Dec. 6, 2016
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Read It: Familiar Fodder

January 24, 2007, 12:00 am

Local authors offer local lore.

By Sawnie Morris, Michelle Holland and Catherine Ferguson
Tres Chicas Books ($14)
Love is the stereotypical theme of poetry, and The Sound a Raven Makes does include its share of heartbreak, but the book, by Taos and Chimayó poets, has its phrases turning down unique paths. For example, the art of writing poetry is explored alongside Einstein and his theories of relativity. Morris' style stands out among the three as her words bounce around the paper, giving visual movement to her tales, while those of Holland and Ferguson are more set on the page, following familiar poetic patterns. The images all three poets bring to mind are lucid trips into the world of emotion.

By Arthur J Bachrach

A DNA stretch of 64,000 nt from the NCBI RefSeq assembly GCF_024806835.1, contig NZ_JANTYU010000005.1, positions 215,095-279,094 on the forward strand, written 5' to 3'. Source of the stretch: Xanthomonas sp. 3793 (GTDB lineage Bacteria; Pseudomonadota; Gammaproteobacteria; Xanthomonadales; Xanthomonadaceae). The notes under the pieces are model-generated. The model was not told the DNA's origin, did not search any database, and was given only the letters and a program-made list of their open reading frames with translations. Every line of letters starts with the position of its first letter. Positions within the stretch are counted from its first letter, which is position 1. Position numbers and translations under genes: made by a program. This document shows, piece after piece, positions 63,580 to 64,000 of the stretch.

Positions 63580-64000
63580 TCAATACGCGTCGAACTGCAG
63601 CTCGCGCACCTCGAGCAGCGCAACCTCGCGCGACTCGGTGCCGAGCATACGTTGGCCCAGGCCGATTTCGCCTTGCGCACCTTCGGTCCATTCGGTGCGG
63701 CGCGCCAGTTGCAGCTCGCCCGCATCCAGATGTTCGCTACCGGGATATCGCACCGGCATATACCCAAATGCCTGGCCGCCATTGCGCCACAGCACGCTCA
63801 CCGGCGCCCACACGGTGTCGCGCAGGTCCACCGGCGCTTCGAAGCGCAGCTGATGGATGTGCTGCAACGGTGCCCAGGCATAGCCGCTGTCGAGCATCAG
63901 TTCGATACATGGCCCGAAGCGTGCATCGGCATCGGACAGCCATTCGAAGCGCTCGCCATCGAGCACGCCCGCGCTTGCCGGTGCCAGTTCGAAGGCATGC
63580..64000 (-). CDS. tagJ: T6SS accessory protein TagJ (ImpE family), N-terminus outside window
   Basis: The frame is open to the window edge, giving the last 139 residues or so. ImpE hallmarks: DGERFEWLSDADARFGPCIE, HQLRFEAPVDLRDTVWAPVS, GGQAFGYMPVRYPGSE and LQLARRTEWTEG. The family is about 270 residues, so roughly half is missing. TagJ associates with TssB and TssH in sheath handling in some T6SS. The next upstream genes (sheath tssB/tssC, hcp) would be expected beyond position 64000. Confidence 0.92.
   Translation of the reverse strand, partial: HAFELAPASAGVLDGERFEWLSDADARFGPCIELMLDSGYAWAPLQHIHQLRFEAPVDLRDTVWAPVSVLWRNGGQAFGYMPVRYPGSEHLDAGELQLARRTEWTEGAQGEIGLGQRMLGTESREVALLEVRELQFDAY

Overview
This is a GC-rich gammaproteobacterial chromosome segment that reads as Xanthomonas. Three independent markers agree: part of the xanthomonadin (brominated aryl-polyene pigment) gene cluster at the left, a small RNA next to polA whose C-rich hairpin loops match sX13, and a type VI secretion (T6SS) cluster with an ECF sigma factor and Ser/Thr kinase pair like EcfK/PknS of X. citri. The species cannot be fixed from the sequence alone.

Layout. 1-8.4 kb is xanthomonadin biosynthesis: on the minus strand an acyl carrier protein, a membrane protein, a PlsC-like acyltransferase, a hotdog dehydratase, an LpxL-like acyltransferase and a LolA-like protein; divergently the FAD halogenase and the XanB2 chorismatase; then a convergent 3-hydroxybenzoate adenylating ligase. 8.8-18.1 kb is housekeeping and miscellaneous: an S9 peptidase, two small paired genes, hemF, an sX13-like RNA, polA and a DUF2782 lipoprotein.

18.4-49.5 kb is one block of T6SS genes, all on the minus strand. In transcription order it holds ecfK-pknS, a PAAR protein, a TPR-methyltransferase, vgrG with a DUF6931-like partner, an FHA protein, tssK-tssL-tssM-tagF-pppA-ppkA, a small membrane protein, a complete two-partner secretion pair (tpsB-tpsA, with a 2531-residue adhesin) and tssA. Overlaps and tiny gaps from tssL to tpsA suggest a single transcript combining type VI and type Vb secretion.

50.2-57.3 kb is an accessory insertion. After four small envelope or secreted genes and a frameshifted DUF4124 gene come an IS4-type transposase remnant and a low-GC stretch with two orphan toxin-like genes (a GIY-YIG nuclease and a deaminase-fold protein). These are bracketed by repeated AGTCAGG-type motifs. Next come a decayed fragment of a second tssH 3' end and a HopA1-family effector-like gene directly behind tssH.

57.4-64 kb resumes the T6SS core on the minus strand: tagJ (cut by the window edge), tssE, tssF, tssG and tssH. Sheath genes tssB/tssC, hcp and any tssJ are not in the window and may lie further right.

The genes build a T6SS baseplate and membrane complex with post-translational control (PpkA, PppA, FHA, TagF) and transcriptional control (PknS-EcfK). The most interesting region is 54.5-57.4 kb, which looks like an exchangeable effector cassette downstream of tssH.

UNM Press ($15.95)
Supplementing the story of DH Lawrence's time in New Mexico, from 1923 to 1925, with excerpts from Lawrence's own works and letters, Bachrach gives a colorful account of old New Mexico. Rather than unraveling the story in a drawn-out narrative, as much biography does, Bachrach offers snippets of time and place, most no longer than two pages, allowing readers to jump comfortably into the English writer's life and Taos home.

By CB McCarty
Rancho Deluxe Books and Music ($39.95)
Tales from a Tourist Town opens with a New Mexican pulp attitude and continues through its mysterious murder tale full of Fiestas and flamenco. Santa Fe's Canyon Road, the Plaza and northern New Mexico's surrounding ruins make for the perfect backdrop, and adding to the atmosphere is an accompanying CD. Forty-two Santa Fe musicians were taped by songwriter McCarty to make the soundtrack that complements his fictitious tale. Between a carefully crafted murder mystery, reminiscent of Tony Hillerman, and the smooth beats of artists like Jono Manson, Susan Holmes and Ruben Romero, Tales is a story to read, and hear, again and again.


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